[This post is part of a series on “Mental models and beliefs: an exercise to identify yours.” If you don’t see a Table of Contents to the left, click here to view the series, where you’ll get more value than reading just this post.]
Do you ever get stuck unable to choose among options? Do you wish you could just go with something and be done with the choice?
I found a couple useful models to help me choose.
Model for choosing 1: my skiing model for choosing
I wrote a few times about this model. Here’s the most comprehensive post on it. Briefly, the model is this: when you ski a slope, the path forks, and you can’t tell which path you’d enjoy more, sometimes you can’t get all the information you’d like before choosing.
In that case, I conclude my best strategy is first to eliminate any options I can, then to make a choice rather than standing in the cold while other people pass me. Then to make the best I can of the choice I made.
I’d rather ski than stand in the cold. And I’d rather take responsibility for the choices in my life than abdicate it. Even if my choice leads me somewhere I didn’t want, if I chose the best I could at the time, I never have reason to regret my choice.
(I also think about this model in terms of surfing, deciding which wave to take. You can never tell how a wave will turn out until you get on it and surf, which means letting go of other options, but if you don’t pick a wave you’re just sitting on a board, bobbing in the water. Once you choose a wave, the best thing you can do is ride it as best you can.)
Model for choosing 2: choosing the one you want isn’t hard; rejecting the others is.
When faced with many options, it’s easy to choose ones you like. The hard part is letting go of the ones you don’t choose.
I also wrote about this model before. English and some other languages show this hard part in the language: the -cide in decide is the same root as in insecticide and homicide. It means cut or kill.
So the hard part of choosing is cutting or killing the options you decline.
When I use these beliefs
I use these beliefs when faced with choices among things that are hard to compare (should I use the money I saved to take classes or to travel for a vacation?) or nearly equal.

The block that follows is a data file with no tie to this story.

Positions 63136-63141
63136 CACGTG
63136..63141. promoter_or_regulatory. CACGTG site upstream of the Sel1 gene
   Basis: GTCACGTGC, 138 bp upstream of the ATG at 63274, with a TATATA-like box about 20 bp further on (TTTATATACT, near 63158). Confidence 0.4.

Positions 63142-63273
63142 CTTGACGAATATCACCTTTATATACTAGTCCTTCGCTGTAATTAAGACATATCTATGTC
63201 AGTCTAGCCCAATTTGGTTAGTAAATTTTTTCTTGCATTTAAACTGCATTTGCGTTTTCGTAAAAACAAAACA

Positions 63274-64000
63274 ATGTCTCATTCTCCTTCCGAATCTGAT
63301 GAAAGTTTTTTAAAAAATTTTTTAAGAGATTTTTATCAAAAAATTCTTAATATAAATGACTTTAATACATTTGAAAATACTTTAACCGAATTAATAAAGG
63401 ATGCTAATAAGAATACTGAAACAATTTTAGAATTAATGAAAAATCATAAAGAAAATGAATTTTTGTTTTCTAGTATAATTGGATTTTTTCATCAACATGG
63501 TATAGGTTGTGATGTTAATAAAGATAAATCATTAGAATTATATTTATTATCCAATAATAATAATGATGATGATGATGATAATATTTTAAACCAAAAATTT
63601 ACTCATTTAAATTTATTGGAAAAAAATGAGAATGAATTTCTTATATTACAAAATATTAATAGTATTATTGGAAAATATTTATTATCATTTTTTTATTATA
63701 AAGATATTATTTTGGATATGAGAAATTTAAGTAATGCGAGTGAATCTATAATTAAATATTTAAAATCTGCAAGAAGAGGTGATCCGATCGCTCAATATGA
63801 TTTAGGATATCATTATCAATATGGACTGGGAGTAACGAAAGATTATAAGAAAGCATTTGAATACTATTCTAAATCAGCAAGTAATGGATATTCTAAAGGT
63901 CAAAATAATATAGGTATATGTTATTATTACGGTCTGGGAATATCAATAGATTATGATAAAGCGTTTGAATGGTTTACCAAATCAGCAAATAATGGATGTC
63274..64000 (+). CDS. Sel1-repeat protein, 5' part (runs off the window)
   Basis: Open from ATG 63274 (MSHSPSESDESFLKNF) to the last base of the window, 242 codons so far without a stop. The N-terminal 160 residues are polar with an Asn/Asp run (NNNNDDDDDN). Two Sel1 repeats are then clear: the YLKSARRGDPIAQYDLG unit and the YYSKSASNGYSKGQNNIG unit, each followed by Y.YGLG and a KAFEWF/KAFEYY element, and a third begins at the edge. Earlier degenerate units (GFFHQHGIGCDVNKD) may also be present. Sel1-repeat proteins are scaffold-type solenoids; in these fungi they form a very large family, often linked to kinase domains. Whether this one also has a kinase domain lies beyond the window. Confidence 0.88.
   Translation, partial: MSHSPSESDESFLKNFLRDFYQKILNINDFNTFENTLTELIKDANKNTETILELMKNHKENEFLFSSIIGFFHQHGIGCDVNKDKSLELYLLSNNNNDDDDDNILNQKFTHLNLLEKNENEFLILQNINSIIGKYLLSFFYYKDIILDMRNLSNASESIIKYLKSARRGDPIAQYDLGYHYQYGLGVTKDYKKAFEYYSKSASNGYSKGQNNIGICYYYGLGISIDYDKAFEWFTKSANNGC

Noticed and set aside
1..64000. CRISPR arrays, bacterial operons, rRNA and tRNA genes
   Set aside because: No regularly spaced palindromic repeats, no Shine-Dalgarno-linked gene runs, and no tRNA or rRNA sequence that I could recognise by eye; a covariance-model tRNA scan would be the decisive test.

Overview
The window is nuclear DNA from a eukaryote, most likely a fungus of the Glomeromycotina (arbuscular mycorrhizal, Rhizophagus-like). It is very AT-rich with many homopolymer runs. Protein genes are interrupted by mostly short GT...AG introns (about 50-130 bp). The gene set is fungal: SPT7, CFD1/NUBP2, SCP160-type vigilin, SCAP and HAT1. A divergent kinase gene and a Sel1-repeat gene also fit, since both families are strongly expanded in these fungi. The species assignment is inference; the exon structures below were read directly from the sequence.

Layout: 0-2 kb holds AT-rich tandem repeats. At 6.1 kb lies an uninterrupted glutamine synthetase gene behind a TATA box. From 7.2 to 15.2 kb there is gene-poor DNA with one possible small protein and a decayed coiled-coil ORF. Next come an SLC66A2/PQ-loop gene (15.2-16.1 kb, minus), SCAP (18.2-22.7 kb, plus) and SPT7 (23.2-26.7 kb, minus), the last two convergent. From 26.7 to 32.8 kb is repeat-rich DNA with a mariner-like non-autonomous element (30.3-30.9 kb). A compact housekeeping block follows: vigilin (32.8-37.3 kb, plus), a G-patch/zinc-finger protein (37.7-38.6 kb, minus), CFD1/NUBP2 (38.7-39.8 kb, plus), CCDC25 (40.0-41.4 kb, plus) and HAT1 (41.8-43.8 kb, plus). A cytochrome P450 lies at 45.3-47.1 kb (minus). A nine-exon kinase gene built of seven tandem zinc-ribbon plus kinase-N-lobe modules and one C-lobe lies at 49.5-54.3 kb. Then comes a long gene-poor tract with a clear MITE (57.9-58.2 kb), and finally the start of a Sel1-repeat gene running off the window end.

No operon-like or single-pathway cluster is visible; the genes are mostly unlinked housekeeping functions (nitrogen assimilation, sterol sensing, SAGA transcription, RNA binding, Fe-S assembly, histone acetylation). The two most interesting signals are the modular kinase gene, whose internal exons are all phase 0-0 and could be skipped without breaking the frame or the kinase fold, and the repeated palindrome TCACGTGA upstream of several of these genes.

These beliefs help me avoid getting stuck analyzing things for too long, help me not regret choices after making them no matter what the outcome, and motivate me to enjoy the choices I’ve made and the responsibility that came with choosing.
What these beliefs replace
These beliefs replace getting stuck choosing forever, over-analyzing and feeling like victim of fate. I remember first starting to develop this perspective in second year of business school, when many of my classmates had multiple job offers. Instead of choosing one and getting ahead, they went back and forth between choices, living in limbo when they could have been laying down foundations for where they would work.
Where they lead
These beliefs lead to taking charge of your life through taking responsibility for your choices and relaxation that even with important decisions, it isn’t that hard to accept you have to choose with less information than you want.
So when I have to pick between two job offers, or I have to pick one entrée from the menu, or can’t figure out which party to go to on a Saturday night, I ask myself
Do I want to stand in the cold watching others enjoying skiing or do I want to ski myself?
Of course, I still remember I can still wait. I just remember the cost of not choosing.
Once I’ve chosen, if I learn something that changes what choice I would have made I remind myself
I didn’t know that when I had to choose. I still made the best choice I could have at the time.
Finally, once I’ve chosen and I think about what I might have done or wonder what I can do, I think
The best thing I can do on this slope is to ski it as best I possibly can, get as much out of it as I can, and enjoy life as much as I can.
Then I do.
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